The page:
Vietnam's customs are very multiform and plentiful in each period of time from the past until now. Each of 54 ethnic groups in Vietnam has its distinct custom with many different traditional costumes and liturgies. But, they all contribute to a diverse customs of a big family - Vietnamese nation. "Ao dai" which is considered as the traditional costume of Vietnam and makes deep impression for tourists coming to Vietnam was emerged in 18th century. Social relationships in Vietnam are very complicated and strict as Oriental culture originally and influences of Confucianism in Chinese domination period. They now are less strict than in the past but most of these cultural values have been maintained. Along historical period, languages used in Vietnam have been changed to suit with administration and times. After gained independence for the country in 1945, the National language - alphabet Vietnamese was recognized as official language of Vietnam.
In the feudal era of Vietnam's history, it had strict rules on costumes. Costumes in Vietnam are very diverse and show social hierarchy. Clothes of normal civilians were simple and even trivial in brown or black. Mandarins and royal family wore much more sophisticated and luxurious ones. Particularly, the Kings wore special coats in golden - the color symbolizes for power and nobility.
In around 12th century, Vietnamese women wore “ao tu than” (four-panel traditional dress). “Ao tu than” consists of four panels in same or different colors (usually in brown, black, pink or light green). The dress goes with a bright pink or white “yem”, a “non quai thao” (“quai thao” traditional hat), a “khan mo qua” (crow’s beak kerchief) and “guoc moc” (wooden clogs). It had been most common in Northern Vietnam till 20th century. Nowadays, “ao tu than” is only used in special occasions such as wedding, traditional festivals, etc.
Since 18th century, Vietnamese peasants have worn “ao ba ba” (so-called “ao canh” in the North). “Ao ba ba” has a simple and versatile design which looks like a pajama. The shirt has long sleeves, buttons and two split flaps at the front. That costume is made of silk and can be any color (usually in white, black or brown). “Ao ba ba” is combined with a silk pant in black or same color with the shirt and “guoc moc”. In Northern Vietnam, women wear “khan mo qua” when using that costume and men combine it with a piece of cloth wrapped around their head. “Ao ba ba” was not only worn by peasants but also popular in the cities. At present, it’s still preferred by a part of Vietnamese with many stylized designs.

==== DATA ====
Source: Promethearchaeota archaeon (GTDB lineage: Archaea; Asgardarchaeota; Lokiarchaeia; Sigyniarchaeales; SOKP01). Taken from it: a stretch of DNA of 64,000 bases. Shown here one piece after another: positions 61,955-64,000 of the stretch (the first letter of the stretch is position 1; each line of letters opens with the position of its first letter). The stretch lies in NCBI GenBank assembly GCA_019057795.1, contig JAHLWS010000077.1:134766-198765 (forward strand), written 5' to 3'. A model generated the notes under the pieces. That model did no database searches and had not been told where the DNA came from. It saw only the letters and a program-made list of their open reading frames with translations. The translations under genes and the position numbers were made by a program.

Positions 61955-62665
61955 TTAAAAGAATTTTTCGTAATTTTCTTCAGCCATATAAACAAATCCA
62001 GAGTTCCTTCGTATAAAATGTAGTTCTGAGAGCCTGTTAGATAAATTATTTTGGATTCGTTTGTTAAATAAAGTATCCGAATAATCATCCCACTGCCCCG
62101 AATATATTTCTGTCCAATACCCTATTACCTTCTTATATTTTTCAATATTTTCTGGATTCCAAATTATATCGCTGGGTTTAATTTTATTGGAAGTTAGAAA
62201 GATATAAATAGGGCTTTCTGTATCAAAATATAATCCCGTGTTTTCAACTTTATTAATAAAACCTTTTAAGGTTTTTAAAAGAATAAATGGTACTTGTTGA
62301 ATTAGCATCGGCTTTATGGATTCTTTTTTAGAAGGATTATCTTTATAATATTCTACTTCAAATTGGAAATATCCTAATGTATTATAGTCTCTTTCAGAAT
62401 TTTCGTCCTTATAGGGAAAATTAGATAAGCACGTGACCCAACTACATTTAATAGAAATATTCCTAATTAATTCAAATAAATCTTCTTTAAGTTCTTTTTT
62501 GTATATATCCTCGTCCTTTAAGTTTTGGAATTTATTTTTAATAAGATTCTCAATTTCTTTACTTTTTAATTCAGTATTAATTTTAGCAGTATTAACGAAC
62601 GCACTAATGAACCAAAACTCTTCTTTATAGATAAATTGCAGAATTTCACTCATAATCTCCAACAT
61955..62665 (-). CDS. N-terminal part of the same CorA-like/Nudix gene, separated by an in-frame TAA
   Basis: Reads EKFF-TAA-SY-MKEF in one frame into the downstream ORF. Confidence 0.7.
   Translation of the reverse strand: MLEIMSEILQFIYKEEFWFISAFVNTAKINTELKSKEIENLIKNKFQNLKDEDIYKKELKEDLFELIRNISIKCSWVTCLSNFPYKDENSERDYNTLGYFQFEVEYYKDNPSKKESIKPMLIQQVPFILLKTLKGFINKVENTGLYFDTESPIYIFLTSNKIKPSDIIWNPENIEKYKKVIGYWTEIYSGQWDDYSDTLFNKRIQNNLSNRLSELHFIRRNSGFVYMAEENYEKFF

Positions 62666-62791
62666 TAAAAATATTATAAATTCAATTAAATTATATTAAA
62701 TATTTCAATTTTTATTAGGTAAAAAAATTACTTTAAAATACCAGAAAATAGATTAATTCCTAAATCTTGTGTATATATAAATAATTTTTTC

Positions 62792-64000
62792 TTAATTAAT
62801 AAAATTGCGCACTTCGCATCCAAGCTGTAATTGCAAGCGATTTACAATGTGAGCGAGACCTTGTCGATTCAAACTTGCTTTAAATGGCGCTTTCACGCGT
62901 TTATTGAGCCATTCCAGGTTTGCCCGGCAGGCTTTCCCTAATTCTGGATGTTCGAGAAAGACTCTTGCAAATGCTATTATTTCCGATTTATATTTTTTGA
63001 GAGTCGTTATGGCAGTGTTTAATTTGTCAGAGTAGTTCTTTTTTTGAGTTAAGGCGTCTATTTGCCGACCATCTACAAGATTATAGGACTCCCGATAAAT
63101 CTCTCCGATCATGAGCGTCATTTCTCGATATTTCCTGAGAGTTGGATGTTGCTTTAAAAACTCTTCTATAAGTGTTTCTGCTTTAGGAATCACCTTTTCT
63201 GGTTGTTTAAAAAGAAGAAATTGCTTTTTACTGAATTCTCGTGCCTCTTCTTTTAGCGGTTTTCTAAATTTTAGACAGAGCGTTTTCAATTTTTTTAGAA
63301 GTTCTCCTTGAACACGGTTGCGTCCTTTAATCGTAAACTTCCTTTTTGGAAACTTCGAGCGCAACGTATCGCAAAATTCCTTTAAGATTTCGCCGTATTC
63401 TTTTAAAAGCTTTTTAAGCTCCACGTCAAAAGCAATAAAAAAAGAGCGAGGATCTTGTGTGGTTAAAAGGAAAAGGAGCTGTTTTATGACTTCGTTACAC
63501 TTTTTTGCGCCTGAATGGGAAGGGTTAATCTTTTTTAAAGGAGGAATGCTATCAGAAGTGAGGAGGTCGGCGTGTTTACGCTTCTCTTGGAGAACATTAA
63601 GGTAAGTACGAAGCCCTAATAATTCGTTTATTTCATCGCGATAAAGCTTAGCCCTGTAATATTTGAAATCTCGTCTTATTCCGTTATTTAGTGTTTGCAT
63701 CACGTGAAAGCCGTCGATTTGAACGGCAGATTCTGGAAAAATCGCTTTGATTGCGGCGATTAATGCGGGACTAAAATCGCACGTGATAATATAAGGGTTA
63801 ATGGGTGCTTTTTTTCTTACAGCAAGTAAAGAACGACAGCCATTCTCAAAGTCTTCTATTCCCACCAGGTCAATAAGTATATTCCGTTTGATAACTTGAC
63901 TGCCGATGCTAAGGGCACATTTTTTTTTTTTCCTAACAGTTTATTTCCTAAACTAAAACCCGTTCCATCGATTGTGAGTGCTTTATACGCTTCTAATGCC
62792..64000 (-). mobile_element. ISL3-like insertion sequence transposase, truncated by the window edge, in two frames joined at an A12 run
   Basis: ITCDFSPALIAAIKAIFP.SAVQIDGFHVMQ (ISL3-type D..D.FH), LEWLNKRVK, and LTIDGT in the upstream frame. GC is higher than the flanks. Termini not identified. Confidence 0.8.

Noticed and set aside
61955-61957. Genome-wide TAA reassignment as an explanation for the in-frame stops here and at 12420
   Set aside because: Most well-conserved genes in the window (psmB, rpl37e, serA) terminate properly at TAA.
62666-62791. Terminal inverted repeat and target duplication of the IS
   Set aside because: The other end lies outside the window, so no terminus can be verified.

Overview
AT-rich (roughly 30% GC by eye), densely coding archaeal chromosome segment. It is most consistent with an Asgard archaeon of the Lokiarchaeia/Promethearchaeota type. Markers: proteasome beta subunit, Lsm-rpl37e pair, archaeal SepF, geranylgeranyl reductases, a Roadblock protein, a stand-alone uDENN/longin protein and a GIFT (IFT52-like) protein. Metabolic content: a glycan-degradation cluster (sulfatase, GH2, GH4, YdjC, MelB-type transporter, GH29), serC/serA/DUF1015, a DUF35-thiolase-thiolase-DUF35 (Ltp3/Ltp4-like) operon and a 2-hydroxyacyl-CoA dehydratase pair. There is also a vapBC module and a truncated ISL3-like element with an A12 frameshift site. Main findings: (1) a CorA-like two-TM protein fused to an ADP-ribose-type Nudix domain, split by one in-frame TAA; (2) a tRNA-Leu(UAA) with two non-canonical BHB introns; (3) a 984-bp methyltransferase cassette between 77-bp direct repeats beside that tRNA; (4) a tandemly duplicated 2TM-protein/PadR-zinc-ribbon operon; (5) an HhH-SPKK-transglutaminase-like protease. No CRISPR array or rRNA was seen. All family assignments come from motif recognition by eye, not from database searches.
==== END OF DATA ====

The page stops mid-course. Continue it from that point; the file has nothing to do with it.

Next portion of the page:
Also in 18th century, “ao dai” (Vietnamese long dress) emerged and was widely worn by both men and women. The dress covers the body from neck to knees and is split from the waist down. For female, “ao dai” is made from soft and colorful textile with many colors depending on the user’s age and preference. Moreover, they also wear “ao dai” with “non la” (leaf hat) or “khan dong” on the heads. For male, “ao dai” is simple designed and usually in black or purple. As its elegant beauty, “ao dai” is still very popular now in schools, offices and special occasions (wedding, festivals, etc). Furthermore, “ao dai” is considered as traditional costume of Vietnam and makes deep impression for tourists coming to Vietnam.